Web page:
• 6-January-2020

    English

    Digital Government in Mexico - Sustainable and Inclusive Transformation

    Digital Government in Mexico discusses and assesses the efforts of the Mexican Government to build a stronger system of digital government under the Coordination of the National Digital Strategy of the Office of the President. It presents the key policy actions, achievements and co-ordination challenges, and looks at how policy objectives are implemented. The study examines the main initiatives for promoting digital inclusion, reinforcing public sector capacity, and achieving efficient public service design and delivery. This report also assesses the state of data governance, open government data and its strategic use, and the sharing of public sector data both within and beyond the public sector.
  • 23-December-2019

    English

    Harmful Tax Practices – 2018 Peer Review Reports on the Exchange of Information on Tax Rulings - Inclusive Framework on BEPS: Action 5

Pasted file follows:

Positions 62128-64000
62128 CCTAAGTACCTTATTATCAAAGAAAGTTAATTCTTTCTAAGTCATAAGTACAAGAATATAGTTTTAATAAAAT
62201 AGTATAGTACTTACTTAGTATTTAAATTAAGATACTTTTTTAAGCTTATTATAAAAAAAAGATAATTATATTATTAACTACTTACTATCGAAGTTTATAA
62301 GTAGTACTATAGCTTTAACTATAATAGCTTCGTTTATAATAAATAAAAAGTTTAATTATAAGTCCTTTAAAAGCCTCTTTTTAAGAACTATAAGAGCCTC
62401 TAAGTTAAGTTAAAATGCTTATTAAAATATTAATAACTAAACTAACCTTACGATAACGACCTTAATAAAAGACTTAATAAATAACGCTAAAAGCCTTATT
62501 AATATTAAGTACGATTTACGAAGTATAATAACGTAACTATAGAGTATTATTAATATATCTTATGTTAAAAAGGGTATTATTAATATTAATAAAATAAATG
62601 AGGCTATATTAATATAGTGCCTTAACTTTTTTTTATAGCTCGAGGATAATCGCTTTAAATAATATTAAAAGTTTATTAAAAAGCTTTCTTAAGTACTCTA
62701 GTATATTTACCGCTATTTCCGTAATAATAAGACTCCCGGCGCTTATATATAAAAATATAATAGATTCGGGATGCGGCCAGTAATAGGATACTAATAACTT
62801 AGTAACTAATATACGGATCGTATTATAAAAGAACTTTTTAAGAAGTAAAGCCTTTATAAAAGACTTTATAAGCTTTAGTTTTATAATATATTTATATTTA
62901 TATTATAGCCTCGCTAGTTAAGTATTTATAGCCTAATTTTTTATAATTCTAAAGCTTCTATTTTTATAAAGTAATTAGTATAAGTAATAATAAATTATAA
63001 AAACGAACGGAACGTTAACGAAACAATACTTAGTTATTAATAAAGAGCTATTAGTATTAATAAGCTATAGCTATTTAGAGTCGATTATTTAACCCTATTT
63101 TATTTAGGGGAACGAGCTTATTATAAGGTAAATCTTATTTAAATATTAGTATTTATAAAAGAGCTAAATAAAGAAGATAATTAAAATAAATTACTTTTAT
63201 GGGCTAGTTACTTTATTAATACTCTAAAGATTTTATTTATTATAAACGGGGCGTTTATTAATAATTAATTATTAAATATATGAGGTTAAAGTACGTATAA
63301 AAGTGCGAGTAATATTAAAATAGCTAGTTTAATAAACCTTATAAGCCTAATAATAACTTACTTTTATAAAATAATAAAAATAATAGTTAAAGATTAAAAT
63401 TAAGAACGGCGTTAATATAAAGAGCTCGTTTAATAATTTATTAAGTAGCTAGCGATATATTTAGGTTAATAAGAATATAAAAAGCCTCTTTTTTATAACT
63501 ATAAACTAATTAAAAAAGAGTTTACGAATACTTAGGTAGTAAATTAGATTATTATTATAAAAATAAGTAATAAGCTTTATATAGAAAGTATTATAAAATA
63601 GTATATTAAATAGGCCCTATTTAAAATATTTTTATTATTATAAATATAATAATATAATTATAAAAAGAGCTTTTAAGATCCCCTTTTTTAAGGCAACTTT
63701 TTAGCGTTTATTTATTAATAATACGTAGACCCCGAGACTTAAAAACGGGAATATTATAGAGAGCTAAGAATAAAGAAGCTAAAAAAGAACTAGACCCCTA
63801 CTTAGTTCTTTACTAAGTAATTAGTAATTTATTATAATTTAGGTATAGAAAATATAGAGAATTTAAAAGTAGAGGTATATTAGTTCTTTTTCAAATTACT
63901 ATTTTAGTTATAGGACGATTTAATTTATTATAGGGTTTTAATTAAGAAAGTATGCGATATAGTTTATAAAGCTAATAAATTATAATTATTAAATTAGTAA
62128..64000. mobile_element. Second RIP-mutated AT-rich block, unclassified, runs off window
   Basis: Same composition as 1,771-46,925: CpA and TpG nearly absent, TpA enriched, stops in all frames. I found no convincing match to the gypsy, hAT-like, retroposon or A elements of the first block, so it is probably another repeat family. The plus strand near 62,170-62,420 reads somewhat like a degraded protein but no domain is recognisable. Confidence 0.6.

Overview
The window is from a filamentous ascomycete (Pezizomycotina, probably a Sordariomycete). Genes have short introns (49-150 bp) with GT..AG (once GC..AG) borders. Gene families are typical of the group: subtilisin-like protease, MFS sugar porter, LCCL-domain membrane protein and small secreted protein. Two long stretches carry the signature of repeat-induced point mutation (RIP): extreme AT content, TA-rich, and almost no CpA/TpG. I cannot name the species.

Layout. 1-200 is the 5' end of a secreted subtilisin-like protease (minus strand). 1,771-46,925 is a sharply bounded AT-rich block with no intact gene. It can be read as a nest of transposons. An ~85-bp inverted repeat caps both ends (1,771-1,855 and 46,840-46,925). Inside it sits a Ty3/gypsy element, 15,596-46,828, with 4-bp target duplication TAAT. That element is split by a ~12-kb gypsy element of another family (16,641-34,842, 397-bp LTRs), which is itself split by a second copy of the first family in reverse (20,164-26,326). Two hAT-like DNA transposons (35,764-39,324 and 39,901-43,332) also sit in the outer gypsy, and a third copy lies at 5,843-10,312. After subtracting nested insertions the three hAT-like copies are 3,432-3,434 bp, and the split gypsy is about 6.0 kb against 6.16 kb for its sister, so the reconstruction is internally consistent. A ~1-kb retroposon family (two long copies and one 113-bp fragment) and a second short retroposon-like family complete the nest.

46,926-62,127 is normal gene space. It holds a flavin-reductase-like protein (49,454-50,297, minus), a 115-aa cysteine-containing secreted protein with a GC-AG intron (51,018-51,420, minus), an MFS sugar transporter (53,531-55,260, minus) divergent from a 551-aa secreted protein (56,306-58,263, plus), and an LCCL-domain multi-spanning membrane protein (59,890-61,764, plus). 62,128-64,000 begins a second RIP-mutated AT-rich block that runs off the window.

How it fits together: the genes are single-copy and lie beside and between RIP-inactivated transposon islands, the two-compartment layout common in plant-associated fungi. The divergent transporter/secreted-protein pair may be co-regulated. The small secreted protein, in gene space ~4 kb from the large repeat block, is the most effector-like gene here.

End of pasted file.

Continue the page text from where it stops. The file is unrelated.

BEPS Action 5 is one of the four BEPS minimum standards which all Inclusive Framework members have committed to implement. One part of the Action 5 minimum standard is the transparency framework for compulsory spontaneous exchange of information on certain tax rulings which, in the absence of transparency, could give rise to BEPS concerns. Over 135 jurisdictions have joined the Inclusive Framework and take part in the peer review to assess their compliance with the transparency framework.Specific terms of reference and a methodology have been agreed for the peer reviews to assess a jurisdiction’s implementation of the minimum standard. The review of the transparency framework assesses jurisdictions against the terms of reference which focus on five key elements: i) information gathering process, ii) exchange of information, iii) confidentiality of the information received; iv) statistics on the exchanges on rulings; and v) transparency on certain aspects of intellectual property regimes. Recommendations are issued where improvements are needed to meet the minimum standard.This report reflects the outcome of the annual peer review of the implementation of the Action 5 minimum standard and covers 112 jurisdictions. It assesses implementation for the 1 January - 31 December 2018 period.
  • 20-December-2019

    English

    Reforming ISSSTESON’s Public Procurement for Sustainability